Preface to the readings from Exodus:

Remembering the Passover and Exodus

by Steve Clark

The Exodus was the greatest of God's acts of deliverance in the Old Testament. It was the series of events in which God freed his people from bondage, established a relationship with them, and gave them a land and a life as a people. The Exodus was the great example of God's salvation, God's victory, God's redemption. The Exodus, therefore, was a type of God's work of redemption and a type of Jesus' death and resurection. By understanding the Exodus, we can understand better what God did in Christ's death and resurrection, and so understand better the celebration of the Christian passover (Easter).

The Exodus as a type

From the earliest times, Christians have understood the different elements of the Exodus as types of Christian realities. Most of these interpretations can be found in the New Testament. Others can be found in the earliest Christian writings after the New Testament.

The word exodus is a form of the Greek word for going out, or departure. Strictly, it refers to the actual departure from Egypt, the leaving of the land and the crossing of the Red Sea, but more broadly it is used to refer to the whole process of God delivering his people from Egypt and bringing them to the promised land.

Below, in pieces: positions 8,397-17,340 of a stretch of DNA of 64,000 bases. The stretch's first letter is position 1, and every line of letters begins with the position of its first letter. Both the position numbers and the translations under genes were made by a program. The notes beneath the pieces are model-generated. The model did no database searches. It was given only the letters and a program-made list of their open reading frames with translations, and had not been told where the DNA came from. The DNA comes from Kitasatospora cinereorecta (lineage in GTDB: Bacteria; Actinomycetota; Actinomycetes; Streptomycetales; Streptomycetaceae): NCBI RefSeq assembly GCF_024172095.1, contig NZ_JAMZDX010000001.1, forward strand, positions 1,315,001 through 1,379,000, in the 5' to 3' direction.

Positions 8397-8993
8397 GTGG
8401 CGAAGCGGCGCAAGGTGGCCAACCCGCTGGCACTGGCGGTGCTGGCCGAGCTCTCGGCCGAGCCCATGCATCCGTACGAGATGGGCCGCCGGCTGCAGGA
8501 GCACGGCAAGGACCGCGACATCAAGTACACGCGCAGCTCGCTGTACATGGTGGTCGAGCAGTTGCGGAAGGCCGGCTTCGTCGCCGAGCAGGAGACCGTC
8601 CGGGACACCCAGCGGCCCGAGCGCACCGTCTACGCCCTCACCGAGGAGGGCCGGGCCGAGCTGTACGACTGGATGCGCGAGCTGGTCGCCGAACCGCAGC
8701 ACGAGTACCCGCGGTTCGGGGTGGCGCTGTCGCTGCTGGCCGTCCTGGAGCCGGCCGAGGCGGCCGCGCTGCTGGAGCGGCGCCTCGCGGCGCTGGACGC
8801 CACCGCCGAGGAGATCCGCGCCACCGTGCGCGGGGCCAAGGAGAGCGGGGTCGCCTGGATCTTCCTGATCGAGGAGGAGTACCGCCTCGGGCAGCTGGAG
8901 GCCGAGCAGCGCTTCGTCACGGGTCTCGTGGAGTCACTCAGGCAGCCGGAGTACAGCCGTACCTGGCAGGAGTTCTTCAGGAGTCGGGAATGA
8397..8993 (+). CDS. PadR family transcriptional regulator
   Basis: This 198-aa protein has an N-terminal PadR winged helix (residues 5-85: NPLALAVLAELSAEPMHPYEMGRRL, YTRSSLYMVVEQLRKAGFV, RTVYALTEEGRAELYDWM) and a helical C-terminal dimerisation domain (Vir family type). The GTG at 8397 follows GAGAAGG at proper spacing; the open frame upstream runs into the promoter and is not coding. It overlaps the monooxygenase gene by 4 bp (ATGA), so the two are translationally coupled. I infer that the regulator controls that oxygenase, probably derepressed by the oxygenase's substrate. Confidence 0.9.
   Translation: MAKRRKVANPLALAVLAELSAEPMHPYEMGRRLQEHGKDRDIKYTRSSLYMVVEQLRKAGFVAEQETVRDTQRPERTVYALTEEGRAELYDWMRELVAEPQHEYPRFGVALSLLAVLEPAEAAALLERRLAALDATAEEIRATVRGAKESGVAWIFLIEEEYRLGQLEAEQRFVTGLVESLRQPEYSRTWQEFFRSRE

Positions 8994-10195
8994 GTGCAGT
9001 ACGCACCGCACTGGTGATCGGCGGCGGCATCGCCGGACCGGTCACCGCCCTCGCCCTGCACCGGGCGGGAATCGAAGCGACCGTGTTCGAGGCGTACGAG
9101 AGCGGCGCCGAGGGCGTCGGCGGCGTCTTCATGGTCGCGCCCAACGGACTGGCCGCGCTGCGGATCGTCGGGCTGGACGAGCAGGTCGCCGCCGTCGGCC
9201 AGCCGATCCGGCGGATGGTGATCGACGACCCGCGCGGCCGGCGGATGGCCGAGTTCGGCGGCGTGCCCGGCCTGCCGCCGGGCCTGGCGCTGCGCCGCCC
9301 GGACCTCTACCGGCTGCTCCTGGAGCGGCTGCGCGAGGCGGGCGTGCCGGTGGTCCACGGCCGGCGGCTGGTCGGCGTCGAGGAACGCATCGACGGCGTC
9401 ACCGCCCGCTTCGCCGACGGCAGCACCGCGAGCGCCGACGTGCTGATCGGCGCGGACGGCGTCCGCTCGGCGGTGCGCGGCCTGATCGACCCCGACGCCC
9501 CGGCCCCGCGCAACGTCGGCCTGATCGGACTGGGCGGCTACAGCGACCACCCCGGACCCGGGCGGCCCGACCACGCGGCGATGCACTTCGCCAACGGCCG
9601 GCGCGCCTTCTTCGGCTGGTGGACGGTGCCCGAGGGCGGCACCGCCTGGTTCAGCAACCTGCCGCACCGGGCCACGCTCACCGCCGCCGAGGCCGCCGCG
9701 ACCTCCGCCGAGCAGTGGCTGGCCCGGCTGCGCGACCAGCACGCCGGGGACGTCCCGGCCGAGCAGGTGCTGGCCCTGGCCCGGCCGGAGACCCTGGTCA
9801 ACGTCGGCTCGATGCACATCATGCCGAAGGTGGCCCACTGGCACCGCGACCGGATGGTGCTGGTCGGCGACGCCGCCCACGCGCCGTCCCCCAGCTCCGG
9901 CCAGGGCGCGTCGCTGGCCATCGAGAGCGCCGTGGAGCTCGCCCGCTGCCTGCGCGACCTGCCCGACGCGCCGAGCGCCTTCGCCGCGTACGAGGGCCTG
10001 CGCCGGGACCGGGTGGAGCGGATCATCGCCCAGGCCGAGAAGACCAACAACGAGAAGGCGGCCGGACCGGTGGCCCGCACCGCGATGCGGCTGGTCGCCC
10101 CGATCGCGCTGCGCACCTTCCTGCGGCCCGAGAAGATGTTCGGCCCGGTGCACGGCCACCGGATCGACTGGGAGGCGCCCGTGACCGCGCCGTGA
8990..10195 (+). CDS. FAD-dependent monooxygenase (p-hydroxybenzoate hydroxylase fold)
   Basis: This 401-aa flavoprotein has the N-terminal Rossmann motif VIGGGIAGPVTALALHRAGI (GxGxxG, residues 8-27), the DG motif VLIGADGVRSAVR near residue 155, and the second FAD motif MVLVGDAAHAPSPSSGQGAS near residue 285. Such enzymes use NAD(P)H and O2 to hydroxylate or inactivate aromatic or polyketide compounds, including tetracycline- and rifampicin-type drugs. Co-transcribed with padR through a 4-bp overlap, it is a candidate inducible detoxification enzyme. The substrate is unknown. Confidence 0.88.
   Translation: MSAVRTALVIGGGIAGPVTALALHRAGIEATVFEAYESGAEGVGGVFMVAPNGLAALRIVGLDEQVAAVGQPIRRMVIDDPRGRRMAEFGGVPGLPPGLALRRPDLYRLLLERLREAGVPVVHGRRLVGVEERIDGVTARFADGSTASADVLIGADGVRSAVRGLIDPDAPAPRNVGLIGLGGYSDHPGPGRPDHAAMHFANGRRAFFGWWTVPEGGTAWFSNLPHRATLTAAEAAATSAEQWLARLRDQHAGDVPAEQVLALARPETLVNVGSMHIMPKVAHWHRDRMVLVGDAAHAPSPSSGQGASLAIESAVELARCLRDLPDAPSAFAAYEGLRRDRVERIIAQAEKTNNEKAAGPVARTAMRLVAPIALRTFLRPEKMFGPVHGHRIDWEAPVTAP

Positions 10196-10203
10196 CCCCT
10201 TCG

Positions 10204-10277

The word Easter is the English word for the celebration that in Greek is called The Passover. In Greek and in many other languages, the word for Easter is the same as the word for passover (in Greek: pascha, the word we get paschal from). There is a Jewish passover celebration and a Christian passover celebration. In the early church they were probably one celebration. The Jewish Christians celebrated Easter by celebrating the Jewish passover, but they celebrated it in a different way. The celebrated the Exodus from Egypt, just like the other Jews, but they celebrated it as fulfilled by the death and resurrection of Jesus. Jesus' death and resurrection was the true passover, the true deliverance from bondage. The Exodus was a type that was fulfilled in Christ.

When we remember or commemorate Jesus' death and resurrection, we do more than just let a recollection pass through our minds. We first of all hold a celebration in honor of what God did in Jesus; we proclaim what he did in Jesus and praise him for it. Finally during that time we make the events a subject of our meditation, not just to fix it in our minds but increasingly to live our lives in the light of it.

Excerpted from: The Psalms: The Christian Prayer Book, A Course Workbook by Stephen B. Clark, © 1989, published by Servant Publications, Ann Arbor, MI. U.S.A.
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